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KB #240107: SQL Maintenance Plans do not delete encrypted backup files




SQL Maintenance Plans typically utilize an extended stored procedure, xp_delete_file, which tests backup files prior to deleting to verify that the file is a SQL Backup. Encrypted backup files will fail the test and not be deleted, unless the SQL instance is secured with an AES-CTR encryption key, and the backup is encrypted with one of the AES-CTR encryption keys for the secured server (Encryptionizer version 2012.201.10 and up)

Additional Information:

SQL Server Maintenance plans use an undocumented Microsoft extended stored procedure, xp_delete_file. This extended stored procedure verifies that a file is a valid backup or transaction log file prior to deletion. If the file is not verified as a valid backup or transaction file, the file will not be deleted, and without any error notification. This extended stored procedure is generally not recommended for use by Microsoft and you will find a lot of chatter about difficulty with its use on message boards. Nonetheless, it is used in the SQL Maintenance Plans that are created via the point-and-click interface.

Encryptionizer for SQL Server FIPS 140-2 Validated supports SQL Maintenance plans but does require a certain configuration of Encryptionizer.

For Encryptionizer for SQL Server (nlemsys.sys driver v2012.201.10.0 and up), you are able to configure such that Encrypted backups pass the xp_delete_file test and the backups are deleted via SQL Maintenance plans.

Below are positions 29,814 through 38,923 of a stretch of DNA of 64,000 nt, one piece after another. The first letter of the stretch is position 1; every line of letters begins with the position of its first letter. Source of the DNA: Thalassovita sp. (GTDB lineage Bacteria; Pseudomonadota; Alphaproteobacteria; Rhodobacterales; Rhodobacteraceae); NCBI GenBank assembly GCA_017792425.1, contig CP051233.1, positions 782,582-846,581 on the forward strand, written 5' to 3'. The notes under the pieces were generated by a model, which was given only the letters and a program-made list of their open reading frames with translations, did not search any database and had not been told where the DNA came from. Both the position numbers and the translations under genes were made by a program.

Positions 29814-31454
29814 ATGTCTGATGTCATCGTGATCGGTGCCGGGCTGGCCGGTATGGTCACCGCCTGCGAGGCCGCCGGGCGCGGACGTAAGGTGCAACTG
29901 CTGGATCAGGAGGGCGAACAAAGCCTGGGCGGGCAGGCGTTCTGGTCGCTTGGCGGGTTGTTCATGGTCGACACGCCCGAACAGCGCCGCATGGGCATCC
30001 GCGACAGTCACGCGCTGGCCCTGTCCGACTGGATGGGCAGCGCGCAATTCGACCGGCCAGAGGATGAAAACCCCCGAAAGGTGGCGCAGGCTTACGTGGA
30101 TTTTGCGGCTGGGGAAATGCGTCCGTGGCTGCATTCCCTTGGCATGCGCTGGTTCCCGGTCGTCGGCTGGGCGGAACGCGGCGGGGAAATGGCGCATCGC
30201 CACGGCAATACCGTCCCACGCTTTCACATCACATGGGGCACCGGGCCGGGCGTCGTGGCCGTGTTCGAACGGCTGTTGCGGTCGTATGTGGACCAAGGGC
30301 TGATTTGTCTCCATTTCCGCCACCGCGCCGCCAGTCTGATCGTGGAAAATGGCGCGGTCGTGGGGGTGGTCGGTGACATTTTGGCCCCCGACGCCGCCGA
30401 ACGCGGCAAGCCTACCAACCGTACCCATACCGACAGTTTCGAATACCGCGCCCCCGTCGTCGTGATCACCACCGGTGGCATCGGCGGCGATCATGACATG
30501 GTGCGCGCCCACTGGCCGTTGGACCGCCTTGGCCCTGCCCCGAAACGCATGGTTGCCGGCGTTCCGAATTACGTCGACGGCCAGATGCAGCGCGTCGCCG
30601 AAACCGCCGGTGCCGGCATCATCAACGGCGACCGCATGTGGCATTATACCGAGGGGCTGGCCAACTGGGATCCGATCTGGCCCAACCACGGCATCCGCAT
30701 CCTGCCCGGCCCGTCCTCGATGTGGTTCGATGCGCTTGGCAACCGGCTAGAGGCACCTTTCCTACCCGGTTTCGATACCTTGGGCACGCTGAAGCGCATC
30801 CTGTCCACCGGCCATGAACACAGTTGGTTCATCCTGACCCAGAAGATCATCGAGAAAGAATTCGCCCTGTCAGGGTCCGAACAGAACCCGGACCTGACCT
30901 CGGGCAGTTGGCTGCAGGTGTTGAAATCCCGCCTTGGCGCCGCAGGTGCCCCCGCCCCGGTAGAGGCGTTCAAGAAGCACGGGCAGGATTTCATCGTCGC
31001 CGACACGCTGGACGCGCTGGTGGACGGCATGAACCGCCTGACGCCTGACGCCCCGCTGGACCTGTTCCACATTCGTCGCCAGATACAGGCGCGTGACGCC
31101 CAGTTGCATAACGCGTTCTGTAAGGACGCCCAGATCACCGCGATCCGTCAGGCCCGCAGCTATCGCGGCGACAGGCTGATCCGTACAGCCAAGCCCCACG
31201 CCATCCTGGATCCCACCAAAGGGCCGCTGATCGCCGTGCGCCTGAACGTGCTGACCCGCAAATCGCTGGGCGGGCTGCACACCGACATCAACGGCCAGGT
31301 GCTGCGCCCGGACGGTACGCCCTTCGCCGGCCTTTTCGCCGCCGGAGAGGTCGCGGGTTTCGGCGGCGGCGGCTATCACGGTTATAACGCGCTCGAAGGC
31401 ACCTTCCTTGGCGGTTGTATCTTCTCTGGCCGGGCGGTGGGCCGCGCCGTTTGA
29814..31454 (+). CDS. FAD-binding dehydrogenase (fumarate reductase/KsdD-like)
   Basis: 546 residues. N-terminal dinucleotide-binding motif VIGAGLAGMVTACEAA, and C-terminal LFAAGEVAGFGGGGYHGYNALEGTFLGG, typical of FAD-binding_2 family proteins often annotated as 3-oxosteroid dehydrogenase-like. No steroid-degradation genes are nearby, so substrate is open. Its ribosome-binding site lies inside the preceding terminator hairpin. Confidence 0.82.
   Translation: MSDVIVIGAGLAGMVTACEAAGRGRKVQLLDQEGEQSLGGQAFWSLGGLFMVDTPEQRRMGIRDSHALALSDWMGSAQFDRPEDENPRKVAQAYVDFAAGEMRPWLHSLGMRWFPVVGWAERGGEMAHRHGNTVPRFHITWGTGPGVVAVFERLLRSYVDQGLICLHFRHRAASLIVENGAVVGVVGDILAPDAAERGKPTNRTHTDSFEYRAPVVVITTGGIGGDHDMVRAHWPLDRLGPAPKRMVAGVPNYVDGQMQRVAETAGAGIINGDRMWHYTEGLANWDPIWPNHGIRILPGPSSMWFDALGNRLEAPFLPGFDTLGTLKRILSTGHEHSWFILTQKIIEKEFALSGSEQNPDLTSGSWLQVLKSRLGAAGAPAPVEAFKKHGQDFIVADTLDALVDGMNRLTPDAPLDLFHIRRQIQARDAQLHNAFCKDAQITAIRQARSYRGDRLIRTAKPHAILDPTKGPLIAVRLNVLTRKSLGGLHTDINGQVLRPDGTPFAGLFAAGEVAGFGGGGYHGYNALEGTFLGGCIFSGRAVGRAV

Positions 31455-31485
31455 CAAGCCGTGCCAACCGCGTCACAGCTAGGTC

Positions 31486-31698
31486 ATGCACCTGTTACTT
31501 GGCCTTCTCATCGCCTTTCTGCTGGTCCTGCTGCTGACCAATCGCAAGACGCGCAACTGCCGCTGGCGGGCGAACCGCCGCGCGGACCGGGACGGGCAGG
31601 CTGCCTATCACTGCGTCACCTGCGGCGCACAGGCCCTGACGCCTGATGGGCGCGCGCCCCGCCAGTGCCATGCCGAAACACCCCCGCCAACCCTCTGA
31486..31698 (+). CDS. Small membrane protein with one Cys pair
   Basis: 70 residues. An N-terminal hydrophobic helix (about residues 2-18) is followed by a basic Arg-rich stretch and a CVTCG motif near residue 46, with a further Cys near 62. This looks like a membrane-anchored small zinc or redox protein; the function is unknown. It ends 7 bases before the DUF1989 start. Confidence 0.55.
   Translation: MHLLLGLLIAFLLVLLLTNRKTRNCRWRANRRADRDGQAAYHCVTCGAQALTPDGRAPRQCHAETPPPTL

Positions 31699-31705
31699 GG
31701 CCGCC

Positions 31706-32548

In general we recommend that databases are encrypted using the AES-CBC or AES-ECB algorithms as those are optimized for SQL database I/O. However, if you configure your backups to be encrypted with the AES-CTR algorithm, the SQL Maintenance Plans will be able to recognize the backup as a valid back-up file and will delete them.

To do so, you must use the following configuration:

  • Open the Encryptionizer Administration Wizard
  • Select the SQL instance to secure
  • Add encryption keys that you will use for your databases – it is recommended to use AES-CBC or AES-ECB.
  • Add one more encryption key using AES-CTR. Note the key number after you have added it. Let’s call this Key N.
  • On the additional options screen, check in this order “Encrypt New Databases”, “Encrypt New Backups”, “Custom”
  • On the line below, choose “Specify Rules manually”. This will make the text box below it editable.
  • Modify the key number for either *.bak or &sb and &sc to reference the key number for the AES-CTR key.
    e.g.  original rules says: +*.mdf#1;+*.ldf#1;+*.ndf#1;+&sb#1;+&sc#1;
    Modify to be: +*.mdf#1;+*.ldf#1;+*.ndf#1;+&sb#2;+&sc#2;
    where 2 = Key number N for the AES-CTR key created in the previous screen
  • finish setting any other options on this screen.
  • Complete securing your SQL instance.

For more information on the use the the “Specify Files to include/exclude..” feature, please see the Whole Database User Guide installed with the software.

For Encryptionizer for SQL Server (nlemsql.sys driver 2008.401.40 and below), Encrypted backups cannot be detected as valid by xp_delete_file. Our recommended solution is to modify your maintenance plan and create a shell script,
e.g. xp_cmdshell ‘del [filename]’.

Last modified: 2/28/2018